Finally! A poll asks the question we really care about

Undoubtedly, one of the decisive issues in the upcoming November 2012 presidential election will be about taxes:  Should some pay higher taxes than others?  If yes, who, why, and how much more?

Until recently, practically every national poll asked whether tax rates should be increased, decreased, or kept the same.   For example, one of the common questions asked is:  “Should families making more than $250,000 pay a higher tax rate?”  Practically every poll has worded the question like this, and practically every poll says that more than half of Americans say yes.  Politicians wanting to raise taxes on the “rich” relentlessly have relied on these polls’ results to justify their tax proposals.

However, in a recent poll of likely voters conducted by the Hill newspaper, respondents were offered a choice of specific tax rates without informing them of the current tax rate on high income earners.  This question wording resulted in very different results:


Question:  “Most Appropriate Top Tax Rate For Families earning $250,000 or More?”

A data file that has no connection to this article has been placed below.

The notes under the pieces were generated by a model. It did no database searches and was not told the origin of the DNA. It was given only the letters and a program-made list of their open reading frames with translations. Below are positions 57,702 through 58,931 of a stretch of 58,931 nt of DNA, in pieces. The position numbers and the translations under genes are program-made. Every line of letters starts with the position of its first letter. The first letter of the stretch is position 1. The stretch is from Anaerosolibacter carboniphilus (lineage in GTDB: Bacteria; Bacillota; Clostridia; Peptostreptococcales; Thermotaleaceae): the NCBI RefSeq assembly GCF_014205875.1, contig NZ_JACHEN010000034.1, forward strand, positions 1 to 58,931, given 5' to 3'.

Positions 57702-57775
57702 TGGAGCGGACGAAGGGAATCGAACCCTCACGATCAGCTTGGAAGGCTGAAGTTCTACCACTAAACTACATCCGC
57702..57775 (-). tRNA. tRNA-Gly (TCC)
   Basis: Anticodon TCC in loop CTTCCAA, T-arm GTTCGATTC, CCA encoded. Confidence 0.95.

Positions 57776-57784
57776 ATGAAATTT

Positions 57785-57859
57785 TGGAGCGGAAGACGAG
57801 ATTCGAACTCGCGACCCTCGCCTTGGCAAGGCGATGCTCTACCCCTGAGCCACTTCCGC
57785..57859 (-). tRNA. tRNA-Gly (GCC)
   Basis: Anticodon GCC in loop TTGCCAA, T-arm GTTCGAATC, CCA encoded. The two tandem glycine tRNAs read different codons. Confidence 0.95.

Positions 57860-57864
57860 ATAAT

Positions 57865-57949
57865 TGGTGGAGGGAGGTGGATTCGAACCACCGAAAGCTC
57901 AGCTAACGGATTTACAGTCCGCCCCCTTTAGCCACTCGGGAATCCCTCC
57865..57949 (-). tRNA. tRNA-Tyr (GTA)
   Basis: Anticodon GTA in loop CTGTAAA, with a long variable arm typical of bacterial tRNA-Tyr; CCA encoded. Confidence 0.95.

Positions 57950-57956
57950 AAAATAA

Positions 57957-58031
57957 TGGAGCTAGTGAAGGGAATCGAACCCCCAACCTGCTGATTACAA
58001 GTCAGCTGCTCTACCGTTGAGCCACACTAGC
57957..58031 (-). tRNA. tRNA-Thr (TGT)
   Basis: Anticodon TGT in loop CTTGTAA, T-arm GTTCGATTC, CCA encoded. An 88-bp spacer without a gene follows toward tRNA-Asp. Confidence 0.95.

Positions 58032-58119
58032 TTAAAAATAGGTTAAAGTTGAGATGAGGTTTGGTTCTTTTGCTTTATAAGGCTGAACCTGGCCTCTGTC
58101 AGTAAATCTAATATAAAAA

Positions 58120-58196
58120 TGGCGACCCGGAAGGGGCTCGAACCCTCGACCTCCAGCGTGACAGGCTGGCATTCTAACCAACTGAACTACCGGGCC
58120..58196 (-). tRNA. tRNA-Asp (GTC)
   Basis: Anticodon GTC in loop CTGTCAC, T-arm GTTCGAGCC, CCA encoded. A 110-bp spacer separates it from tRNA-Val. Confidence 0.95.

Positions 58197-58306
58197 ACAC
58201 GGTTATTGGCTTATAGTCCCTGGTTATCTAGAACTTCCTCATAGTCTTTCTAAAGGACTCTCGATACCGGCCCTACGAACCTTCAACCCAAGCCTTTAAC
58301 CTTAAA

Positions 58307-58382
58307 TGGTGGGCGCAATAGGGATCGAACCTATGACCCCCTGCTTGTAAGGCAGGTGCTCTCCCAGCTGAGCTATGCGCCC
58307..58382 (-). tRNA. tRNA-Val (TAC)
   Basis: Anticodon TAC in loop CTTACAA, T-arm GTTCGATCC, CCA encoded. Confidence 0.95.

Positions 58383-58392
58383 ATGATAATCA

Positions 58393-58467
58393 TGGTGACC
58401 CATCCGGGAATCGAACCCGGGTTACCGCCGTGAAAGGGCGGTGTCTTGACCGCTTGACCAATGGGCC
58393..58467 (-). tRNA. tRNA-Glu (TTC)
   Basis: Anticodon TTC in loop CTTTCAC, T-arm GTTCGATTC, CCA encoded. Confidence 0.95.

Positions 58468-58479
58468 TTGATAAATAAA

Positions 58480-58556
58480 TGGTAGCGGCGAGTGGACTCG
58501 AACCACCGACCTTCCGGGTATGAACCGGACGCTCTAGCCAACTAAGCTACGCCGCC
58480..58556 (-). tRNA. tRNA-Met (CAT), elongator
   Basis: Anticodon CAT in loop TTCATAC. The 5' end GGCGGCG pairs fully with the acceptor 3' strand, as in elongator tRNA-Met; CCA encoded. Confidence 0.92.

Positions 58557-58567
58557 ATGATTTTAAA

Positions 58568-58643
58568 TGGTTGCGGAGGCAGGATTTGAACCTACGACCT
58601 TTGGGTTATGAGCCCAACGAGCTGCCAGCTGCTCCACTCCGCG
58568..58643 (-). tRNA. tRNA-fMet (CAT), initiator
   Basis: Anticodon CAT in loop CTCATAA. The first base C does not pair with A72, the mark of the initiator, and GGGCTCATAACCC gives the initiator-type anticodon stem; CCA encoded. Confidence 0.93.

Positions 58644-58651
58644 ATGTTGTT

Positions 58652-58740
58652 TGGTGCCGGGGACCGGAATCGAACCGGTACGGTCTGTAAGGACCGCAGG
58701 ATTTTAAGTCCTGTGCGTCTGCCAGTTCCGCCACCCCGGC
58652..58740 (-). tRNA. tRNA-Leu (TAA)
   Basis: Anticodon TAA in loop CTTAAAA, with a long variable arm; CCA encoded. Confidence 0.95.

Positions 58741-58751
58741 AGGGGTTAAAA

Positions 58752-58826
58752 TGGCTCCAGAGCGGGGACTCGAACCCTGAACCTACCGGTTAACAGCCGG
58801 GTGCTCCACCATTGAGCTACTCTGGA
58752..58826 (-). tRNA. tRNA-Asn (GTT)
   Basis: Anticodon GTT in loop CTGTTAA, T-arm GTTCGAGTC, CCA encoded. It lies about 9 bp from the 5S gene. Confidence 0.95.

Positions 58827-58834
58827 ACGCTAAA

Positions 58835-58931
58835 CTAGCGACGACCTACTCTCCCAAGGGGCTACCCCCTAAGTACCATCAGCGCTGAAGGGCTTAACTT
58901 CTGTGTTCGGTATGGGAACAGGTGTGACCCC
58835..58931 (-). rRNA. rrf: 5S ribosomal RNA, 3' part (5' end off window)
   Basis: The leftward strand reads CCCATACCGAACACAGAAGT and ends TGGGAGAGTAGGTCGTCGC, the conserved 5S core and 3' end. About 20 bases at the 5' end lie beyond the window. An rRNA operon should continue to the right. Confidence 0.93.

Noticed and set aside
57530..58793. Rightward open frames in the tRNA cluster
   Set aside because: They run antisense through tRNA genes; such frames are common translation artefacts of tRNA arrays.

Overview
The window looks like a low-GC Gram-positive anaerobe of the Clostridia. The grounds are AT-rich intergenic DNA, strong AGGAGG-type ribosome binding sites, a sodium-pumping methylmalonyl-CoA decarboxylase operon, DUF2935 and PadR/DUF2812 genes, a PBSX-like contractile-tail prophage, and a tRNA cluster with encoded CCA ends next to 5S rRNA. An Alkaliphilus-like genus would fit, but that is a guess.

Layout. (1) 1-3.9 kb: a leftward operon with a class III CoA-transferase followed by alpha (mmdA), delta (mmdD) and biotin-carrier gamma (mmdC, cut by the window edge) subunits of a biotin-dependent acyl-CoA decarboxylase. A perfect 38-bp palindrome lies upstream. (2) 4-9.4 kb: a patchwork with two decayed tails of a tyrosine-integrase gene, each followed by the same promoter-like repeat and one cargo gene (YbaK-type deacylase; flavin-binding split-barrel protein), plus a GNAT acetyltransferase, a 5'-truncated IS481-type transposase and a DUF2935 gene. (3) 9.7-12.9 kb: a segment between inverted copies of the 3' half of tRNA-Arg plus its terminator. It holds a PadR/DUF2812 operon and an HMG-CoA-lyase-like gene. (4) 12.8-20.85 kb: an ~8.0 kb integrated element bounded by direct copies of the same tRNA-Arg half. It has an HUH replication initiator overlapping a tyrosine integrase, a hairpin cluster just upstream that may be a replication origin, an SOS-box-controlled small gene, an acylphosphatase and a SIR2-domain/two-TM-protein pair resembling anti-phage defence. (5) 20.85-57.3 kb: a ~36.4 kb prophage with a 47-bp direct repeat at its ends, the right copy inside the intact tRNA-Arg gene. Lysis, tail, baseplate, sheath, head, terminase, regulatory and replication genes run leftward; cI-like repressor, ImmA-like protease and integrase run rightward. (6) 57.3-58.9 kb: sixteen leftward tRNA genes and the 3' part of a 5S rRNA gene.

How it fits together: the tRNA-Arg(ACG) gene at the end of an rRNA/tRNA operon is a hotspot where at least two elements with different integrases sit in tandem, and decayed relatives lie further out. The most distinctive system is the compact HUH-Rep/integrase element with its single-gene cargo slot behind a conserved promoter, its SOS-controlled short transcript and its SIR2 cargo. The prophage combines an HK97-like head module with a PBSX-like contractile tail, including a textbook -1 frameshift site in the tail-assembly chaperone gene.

Choices of Answers Offered           Results

Less than 20%














More than 45%


Not Sure



The current rate for high income earners is 35 percent.  Exactly 75 percent of respondents suggest high-income people should have a LOWER tax rate (i.e., 30% or below), not a higher tax rate.  Only 4 percent thought it was appropriate to take 40 percent, which is approximately the level that President Obama is proposing from January 2013 onward.  This poll not only highlights the importance of poll question wording, but also that although Americans may want higher taxes on the “rich” (as shown in other polls), they think that the “rich” are currently taxed too much.

See our primer on surveys here and related survey articles here.

Permanent link to this article:

Leave a Reply

Your email address will not be published.